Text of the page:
Monday, June 25, 2012

Highlights from Greece

My co-worker and friend who led our recent trip to Greece commented on my photos on Facebook: "did you post these the second you got home?" Answer: yes. I also have already unpacked and done laundry! This is just how I do. I get things DONE. Plus, it helps me to process things right away rather than put off 'til later.

So here is the obligatory blog post...not but 2 days after my return! You're welcome.

Two of my colleagues and I (who are also young teachers, btw... Together we covered the areas of English, History, and Religion- all important subjects that could be incorporated into this trip, though the trip really wasn't meant to be a solely curricular one. The students also made abundantly clear that this was not the goal of their trip either anyways. Sigh.)

We met the students at the airport and flew to Paris for what turned out to be barely a layover. The airline actually held our plane to Athens for us which was good because we had 23 of us sprinting through what I'm SURE is the biggest airport in the world. Half of us got separated from the rest of the group in that jog through the Paris airport and I had visions of "Home Alone" dancing through my head. But we all made it.

Our first full day in Athens was a marathon as well. We did the Olympic Stadium, the Athenian Acropolis (fun fact: we always think of the Acropolis in Athens when we here the word, but most ancient cities had an acropolis), Parthenon, Athens' Market, Athens' Museum, and the Temple of Poseidon all that day.

 Olympic Stadium
 Me in front of the Parthenon
In front of The Temple of Poseidon
Temple of Poseidon from a distance

We had a free day the next day in Athens, but it also happened to be the day of the notorious elections in Greece so there wasn't much to do. All the shops and major sites were closed. Many of the kids decided to go to the beach. But my friend leading the trip and I led a make-shift tour of our own through some of the residential parts of Athens:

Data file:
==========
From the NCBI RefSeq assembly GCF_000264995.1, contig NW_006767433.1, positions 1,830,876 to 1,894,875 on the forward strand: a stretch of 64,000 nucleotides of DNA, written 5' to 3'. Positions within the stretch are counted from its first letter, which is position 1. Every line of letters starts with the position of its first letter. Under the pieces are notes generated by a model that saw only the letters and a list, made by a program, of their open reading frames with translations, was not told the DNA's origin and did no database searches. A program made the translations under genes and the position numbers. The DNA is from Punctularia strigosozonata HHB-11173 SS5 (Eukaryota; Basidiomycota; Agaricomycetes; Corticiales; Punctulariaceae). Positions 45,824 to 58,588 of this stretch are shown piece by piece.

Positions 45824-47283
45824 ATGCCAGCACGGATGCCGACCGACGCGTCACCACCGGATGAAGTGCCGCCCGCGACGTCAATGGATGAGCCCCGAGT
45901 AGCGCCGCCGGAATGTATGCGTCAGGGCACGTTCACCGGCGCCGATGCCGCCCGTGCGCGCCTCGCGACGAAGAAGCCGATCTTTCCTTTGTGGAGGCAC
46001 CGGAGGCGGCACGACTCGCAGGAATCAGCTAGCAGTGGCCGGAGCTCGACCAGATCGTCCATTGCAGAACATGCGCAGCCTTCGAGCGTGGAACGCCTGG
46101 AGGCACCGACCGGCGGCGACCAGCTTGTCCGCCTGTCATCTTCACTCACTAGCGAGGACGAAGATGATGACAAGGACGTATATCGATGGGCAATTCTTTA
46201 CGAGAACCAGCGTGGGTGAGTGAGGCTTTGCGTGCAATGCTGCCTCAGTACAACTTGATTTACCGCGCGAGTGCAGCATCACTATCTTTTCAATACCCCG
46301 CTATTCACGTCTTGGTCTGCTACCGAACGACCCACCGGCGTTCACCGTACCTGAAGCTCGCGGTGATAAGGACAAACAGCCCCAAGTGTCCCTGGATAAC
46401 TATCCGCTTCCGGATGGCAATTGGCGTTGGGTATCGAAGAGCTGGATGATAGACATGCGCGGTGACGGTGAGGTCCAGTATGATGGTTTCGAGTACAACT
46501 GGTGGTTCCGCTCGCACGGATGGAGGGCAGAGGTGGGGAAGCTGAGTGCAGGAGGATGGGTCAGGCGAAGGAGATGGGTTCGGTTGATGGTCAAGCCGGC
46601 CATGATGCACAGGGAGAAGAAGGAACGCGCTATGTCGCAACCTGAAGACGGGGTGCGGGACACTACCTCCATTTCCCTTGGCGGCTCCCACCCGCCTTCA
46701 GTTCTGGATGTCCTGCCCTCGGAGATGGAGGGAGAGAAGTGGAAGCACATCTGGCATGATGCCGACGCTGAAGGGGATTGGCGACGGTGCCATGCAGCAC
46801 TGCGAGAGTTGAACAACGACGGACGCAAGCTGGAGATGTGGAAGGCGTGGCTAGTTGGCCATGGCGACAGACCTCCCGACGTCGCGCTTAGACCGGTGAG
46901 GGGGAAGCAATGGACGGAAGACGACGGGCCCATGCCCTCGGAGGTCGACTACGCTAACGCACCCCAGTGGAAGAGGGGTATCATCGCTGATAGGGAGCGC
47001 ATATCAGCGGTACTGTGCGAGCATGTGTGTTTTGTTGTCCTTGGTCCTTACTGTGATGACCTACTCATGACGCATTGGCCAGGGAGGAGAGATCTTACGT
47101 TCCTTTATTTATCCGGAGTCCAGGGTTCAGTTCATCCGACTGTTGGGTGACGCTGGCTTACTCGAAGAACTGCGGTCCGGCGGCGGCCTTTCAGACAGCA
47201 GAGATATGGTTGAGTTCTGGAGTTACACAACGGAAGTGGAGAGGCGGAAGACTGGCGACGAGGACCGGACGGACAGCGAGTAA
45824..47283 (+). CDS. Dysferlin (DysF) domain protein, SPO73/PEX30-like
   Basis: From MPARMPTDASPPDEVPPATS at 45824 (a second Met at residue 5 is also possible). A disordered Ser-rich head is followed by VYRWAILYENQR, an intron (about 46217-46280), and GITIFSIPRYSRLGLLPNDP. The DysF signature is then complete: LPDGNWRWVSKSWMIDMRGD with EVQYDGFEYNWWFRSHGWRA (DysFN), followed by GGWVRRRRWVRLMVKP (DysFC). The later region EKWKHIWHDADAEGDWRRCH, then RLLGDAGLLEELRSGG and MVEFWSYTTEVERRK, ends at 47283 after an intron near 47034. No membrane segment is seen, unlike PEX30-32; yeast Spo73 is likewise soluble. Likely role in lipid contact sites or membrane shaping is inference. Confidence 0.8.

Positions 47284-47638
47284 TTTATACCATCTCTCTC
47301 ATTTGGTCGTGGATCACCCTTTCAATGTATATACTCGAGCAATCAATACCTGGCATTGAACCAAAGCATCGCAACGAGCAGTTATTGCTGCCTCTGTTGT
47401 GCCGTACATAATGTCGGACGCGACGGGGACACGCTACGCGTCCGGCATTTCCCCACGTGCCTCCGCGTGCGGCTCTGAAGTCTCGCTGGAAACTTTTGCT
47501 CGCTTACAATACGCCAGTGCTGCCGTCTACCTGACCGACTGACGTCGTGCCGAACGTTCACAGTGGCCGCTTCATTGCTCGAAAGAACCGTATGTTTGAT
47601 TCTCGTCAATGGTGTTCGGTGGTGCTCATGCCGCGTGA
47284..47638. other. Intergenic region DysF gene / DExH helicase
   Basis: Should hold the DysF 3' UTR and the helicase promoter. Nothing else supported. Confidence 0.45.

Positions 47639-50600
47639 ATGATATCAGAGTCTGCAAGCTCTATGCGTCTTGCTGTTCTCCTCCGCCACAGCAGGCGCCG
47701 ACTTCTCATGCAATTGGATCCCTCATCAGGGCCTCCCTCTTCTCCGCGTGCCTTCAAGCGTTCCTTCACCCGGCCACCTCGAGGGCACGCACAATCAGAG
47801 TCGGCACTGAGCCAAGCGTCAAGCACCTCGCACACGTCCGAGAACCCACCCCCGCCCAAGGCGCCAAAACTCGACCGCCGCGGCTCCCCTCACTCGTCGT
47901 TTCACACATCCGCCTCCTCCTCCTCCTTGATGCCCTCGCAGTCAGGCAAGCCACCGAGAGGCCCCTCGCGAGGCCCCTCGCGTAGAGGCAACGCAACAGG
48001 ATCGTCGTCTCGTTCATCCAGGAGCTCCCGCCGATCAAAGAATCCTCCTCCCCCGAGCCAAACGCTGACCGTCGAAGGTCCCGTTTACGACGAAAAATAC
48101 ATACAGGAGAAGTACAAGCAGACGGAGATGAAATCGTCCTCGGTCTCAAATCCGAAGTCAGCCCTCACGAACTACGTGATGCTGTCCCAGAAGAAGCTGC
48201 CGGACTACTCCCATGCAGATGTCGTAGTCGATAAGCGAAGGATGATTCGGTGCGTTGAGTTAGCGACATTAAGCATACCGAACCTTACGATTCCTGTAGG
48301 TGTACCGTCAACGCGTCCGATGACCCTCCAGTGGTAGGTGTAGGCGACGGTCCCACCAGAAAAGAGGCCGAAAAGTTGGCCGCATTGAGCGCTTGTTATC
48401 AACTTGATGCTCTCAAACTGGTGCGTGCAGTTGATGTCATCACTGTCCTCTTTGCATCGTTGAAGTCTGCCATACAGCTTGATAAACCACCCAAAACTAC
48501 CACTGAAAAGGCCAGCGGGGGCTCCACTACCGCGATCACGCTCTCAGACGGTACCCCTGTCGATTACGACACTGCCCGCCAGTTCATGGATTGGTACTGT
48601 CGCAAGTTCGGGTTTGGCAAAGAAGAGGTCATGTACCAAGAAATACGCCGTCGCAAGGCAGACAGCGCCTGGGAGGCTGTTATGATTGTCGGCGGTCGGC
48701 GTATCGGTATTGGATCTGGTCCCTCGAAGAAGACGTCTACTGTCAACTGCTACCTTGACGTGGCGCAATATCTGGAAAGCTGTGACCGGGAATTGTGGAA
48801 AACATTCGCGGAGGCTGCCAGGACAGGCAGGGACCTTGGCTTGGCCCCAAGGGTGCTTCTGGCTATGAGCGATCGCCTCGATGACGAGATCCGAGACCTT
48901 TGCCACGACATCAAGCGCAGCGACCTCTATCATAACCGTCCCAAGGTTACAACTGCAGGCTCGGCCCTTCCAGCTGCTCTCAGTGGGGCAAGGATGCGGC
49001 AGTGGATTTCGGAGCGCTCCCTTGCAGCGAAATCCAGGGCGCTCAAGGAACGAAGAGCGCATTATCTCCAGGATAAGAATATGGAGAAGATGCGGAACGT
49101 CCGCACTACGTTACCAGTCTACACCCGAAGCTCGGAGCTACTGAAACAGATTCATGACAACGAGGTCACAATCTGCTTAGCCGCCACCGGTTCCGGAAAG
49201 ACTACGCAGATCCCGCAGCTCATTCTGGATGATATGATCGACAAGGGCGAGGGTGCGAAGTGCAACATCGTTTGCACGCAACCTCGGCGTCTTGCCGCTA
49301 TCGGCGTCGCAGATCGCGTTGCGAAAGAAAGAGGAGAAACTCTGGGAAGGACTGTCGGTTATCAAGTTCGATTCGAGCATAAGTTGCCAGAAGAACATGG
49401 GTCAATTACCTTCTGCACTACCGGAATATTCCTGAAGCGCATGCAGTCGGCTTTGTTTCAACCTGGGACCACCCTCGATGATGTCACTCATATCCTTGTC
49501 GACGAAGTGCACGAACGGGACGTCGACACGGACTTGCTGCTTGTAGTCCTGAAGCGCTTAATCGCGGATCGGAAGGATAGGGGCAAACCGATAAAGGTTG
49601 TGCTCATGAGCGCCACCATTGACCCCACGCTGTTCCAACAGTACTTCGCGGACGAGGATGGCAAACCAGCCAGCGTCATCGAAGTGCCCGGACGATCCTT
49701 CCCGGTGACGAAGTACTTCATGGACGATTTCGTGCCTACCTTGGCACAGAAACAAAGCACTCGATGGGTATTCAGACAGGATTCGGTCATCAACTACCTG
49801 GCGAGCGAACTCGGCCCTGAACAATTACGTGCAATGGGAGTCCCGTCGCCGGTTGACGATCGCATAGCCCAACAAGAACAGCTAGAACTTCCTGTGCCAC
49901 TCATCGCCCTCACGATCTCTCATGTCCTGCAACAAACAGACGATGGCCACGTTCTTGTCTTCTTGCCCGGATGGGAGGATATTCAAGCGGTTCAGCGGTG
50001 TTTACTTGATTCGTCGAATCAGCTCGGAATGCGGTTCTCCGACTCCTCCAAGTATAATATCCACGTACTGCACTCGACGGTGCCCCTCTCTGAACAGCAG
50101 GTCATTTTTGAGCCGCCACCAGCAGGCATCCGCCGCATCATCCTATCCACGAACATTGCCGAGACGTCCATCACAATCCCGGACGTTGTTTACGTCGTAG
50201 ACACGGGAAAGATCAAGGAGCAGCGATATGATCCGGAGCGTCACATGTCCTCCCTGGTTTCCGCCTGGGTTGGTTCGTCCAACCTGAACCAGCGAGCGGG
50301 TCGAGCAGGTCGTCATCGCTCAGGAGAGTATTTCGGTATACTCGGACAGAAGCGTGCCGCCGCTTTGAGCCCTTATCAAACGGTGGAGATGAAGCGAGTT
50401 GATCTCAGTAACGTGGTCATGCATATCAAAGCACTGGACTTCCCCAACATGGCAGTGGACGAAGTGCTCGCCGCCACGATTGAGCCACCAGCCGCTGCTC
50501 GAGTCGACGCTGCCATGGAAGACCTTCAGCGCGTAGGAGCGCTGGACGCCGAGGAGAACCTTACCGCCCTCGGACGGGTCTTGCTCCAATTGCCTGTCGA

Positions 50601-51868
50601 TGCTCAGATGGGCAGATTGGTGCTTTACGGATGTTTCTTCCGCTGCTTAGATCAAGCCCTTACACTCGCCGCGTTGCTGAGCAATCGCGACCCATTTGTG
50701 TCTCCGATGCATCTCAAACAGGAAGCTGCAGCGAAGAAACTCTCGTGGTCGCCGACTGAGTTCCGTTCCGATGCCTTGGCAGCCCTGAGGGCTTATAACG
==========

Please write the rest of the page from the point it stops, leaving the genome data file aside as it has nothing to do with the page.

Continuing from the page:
picking oranges (they weren't very good...)
 Walking through neighborhoods....

 jumping into private pools :)

On Monday, we left for our cruise! The first stop was Mykonos. Each of the islands we would stop at had their own character. Mykonos was by far (for me) the prettiest and most quaint.






Tuesday was the most exciting for this Bible-geek. It was the most Scriptural day of our tour. We made a stop in Turkey in the morning and went to Ancient Ephesus. It was soooo cool to see where St. Paul and St. John most likely walked and where St. Paul preached and was imprisoned:

 Theater at Ancient Ephesus
 One of the first Christian symbols left by early Christians
Ruins of where St. Paul was imprisoned.

Also on Tuesday, we cruised to Patmos where St. John was inspired to write the Book of Revelations and was also exiled. They wouldn't let us take pictures inside the "Cave of the Apocalypse" where he had the vision, but it was definitely one of the more memorable and moving parts of the trip for me. I got to see where St. John laid his head and I put my hand where he once put his. You can see the cracks in the cave that were said to have formed after he had this vision of Christ about the Book of Revelations.

This image is one that I bought an icon of and depicts St. John's vision of Christ that he saw in the Cave:
 St. John envisioning Christ all in white, holding the judgment keys as well as the 7 angels representing the 7 cities St. John needed to share his message to.
 Outside the Cave

Me loving Patmos!

Wednesday, the ship took us to the Island of Rhodes where the most stand-out thing for me was the town of Lindos. Rhodes had some Medieval influences, but the ruins at Lindos were from 3rd/4th century B.C. I believe...

This was also a day that we finally started to bond with some of the students. Some of our group had taken it upon themselves to not really do the excursions but just sit aboard the ship all day and get into trouble. The students that came with us to Rhodes and Lindos, though, showed us that they were awesome and in Greece for the right reasons. My friend and I gave them the name "Team Alpha" or the "A-Team" :)

 Team Alpha :)
View from the Top of Lindos!